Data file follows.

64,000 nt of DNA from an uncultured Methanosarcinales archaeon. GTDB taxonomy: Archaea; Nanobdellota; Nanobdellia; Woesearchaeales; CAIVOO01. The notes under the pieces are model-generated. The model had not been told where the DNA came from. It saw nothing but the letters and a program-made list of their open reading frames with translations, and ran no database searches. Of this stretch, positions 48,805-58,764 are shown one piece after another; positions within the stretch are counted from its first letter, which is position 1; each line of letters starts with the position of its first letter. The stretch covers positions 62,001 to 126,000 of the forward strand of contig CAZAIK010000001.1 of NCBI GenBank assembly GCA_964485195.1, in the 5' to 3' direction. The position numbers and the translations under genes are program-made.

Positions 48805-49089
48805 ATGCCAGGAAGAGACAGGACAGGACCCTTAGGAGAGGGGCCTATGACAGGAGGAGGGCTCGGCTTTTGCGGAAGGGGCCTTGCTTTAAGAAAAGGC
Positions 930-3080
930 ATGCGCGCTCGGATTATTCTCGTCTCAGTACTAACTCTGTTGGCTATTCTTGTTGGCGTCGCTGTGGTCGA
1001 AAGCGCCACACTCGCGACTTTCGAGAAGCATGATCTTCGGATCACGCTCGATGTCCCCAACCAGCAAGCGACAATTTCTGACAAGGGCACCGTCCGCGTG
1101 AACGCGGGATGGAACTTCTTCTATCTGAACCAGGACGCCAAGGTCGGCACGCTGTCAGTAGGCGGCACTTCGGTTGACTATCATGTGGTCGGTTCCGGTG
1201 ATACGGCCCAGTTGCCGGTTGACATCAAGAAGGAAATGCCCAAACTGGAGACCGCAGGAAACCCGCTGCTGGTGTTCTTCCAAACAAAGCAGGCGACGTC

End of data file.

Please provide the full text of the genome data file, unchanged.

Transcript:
64,000 nt of DNA from an uncultured Methanosarcinales archaeon. GTDB taxonomy: Archaea; Nanobdellota; Nanobdellia; Woesearchaeales; CAIVOO01. The notes under the pieces are model-generated. The model had not been told where the DNA came from. It saw nothing but the letters and a program-made list of their open reading frames with translations, and ran no database searches. Of this stretch, positions 48,805-58,764 are shown one piece after another; positions within the stretch are counted from its first letter, which is position 1; each line of letters starts with the position of its first letter. The stretch covers positions 62,001 to 126,000 of the forward strand of contig CAZAIK010000001.1 of NCBI GenBank assembly GCA_964485195.1, in the 5' to 3' direction. The position numbers and the translations under genes are program-made.

Positions 48805-49089
48805 ATGCCAGGAAGAGACAGGACAGGACCCTTAGGAGAGGGGCCTATGACAGGAGGAGGGCTCGGCTTTTGCGGAAGGGGCCTTGCTTTAAGAAAAGGC
Positions 930-3080
930 ATGCGCGCTCGGATTATTCTCGTCTCAGTACTAACTCTGTTGGCTATTCTTGTTGGCGTCGCTGTGGTCGA
1001 AAGCGCCACACTCGCGACTTTCGAGAAGCATGATCTTCGGATCACGCTCGATGTCCCCAACCAGCAAGCGACAATTTCTGACAAGGGCACCGTCCGCGTG
1101 AACGCGGGATGGAACTTCTTCTATCTGAACCAGGACGCCAAGGTCGGCACGCTGTCAGTAGGCGGCACTTCGGTTGACTATCATGTGGTCGGTTCCGGTG
1201 ATACGGCCCAGTTGCCGGTTGACATCAAGAAGGAAATGCCCAAACTGGAGACCGCAGGAAACCCGCTGCTGGTGTTCTTCCAAACAAAGCAGGCGACGTC